Can I Hold a Hospital Liable for Medical Malpractice?
Posted on behalf of Greg Coleman Law on May 24, 2018 in Medical Malpractice
Although many medical malpractice cases are based on a doctor’s negligence, there may be cases where a hospital is liable for the patient’s injury.
Hospitals have an obligation to implement procedures and employ qualified staff members that meet the standards held by the medical community. If a hospital fails to uphold this standard, it can be held liable for medical malpractice.
If you or a loved one has suffered because of a hospital’s negligence, contact Greg Coleman Law’s experienced medical malpractice lawyers in Knoxville for a free, no obligation consultation. We have a strong record of success helping victims of negligence obtain the justice and compensation they deserve.
Below, our Tennessee personal injury lawyers discuss when a hospital can be held liable for medical malpractice:
The Health Care Provider is an Employee
Hospitals are liable for any action committed by a health care provider or staff member employed by the medical facility.
However, many hospitals hire health care providers who are not actual employees and work as an independent contractor. This means the hospital does not control how the health care provider operates and is not fully responsible when he or she has made an error.
Hospitals often try to avoid liability by claiming that the healthcare provider is an independent contractor. To determine if a health care provider is an employee or independent contractor, consider the following factors:
- What is the level of control the hospital has over the health care provider?
- Does the health care provider choose his or her own working hours?
- How is the health care provider paid for his or her services?
- Does the hospital provide benefits to the health care provider?
- Does the hospital set the health care provider’s fees?
An experienced medical malpractice attorney will investigate the relationship between the health care provider and the hospital to establish the type of employment relationship that existed.
If the health care provider that treated you or your loved one was not employed by the hospital, you may still be able to bring legal action against the negligent doctor.
The Hospital Is Negligent
In some situations, the hospital itself is directly responsible for the injuries the patient sustains. A hospital may be negligent in many different ways, including:
- Keeping an unqualified employee on staff
- Hiring incompetent or inexperienced healthcare providers
- Failing to adequately train its medical staff
- Failing to hire enough health care providers to tend to the needs of patients
- Neglecting to implement or enforce sanitary procedures
- Using outdated, obsolete or broken equipment during medical
- Losing medical records or test results
Injuries caused by medical malpractice can often be significant and result in patients suffering long-term or permanent adverse health complications.
When the Time Limit Has Not Passed
Another important factor you must consider when filing a lawsuit against a hospital is Tennessee’s statute of limitations for medical malpractice cases.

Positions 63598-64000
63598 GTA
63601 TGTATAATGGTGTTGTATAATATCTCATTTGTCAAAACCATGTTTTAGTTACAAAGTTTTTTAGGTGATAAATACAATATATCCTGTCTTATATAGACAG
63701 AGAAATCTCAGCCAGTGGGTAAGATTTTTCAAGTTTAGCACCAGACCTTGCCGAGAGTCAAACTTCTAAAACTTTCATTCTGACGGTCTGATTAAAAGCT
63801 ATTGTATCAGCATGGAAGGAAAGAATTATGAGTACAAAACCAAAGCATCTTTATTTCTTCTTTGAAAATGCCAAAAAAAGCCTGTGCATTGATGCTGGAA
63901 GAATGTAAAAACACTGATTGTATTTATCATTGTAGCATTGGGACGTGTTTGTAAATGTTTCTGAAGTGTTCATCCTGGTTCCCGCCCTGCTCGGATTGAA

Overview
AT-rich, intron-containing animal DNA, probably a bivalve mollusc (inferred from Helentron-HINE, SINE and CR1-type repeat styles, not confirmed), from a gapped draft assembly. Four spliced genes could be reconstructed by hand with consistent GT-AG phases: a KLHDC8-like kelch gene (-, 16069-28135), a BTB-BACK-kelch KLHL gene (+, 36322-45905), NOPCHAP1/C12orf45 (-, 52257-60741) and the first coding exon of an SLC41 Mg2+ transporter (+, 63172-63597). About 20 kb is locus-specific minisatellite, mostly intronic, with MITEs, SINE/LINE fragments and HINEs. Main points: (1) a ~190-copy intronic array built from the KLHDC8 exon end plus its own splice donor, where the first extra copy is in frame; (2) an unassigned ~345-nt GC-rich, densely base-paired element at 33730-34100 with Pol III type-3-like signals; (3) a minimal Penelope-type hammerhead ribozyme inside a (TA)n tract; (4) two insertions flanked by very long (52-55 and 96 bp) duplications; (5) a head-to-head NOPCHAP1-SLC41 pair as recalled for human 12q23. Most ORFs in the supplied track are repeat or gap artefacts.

In Tennessee, you have a one-year statute of limitations to file a lawsuit against a negligent health care provider or medical institution that provided substandard care, according to T.C.A. § 29-26-116.
This means you have one year from the date you received negligent treatment to bring legal action against the at-fault party. However, there are some exceptions that may alter the statute of limitations.
This includes the rule of discovery, which extends the statute of limitations if you can prove you could not have reasonably known you suffered an injury because of substandard medical treatment. The one-year statute of limitations will begin on the date you discovered, or should have reasonably known, that you suffered an injury.
Additionally, Tennessee has a three-year statute of repose for medical malpractice cases. This means you must bring your case against the at-fault party within three years of receiving substandard medical treatment. If you fail to take action during this time frame, you cannot pursue compensation from the at-fault party.
However, the statute of repose does not apply to cases where a foreign object was left inside a patient after surgery or a medical procedure. In this situation, the patient will have one year to file a claim from the date he or she discovered the foreign object.
Contact Greg Coleman Law’s Experienced Lawyer for Help
Medical malpractice claims are often complex and require the preparation and experience of a seasoned lawyer to represent your case.
The attorneys at Greg Coleman Law are well-acquainted with establishing a medical malpractice lawsuit and will use their experience to help secure the justice and compensation you deserve. We will work to build a case that demonstrates the connection between your injury and the hospital’s substandard care towards its patients.
Contact us as soon as possible to discuss your claim during a free, no obligation consultation. We understand the difficulties you may be experiencing, which is why we only charge clients on a contingency fee basis. This means you only have to pay us if we recover compensation for your claim.
Call (865) 247-0080 for qualified legal help with your claim.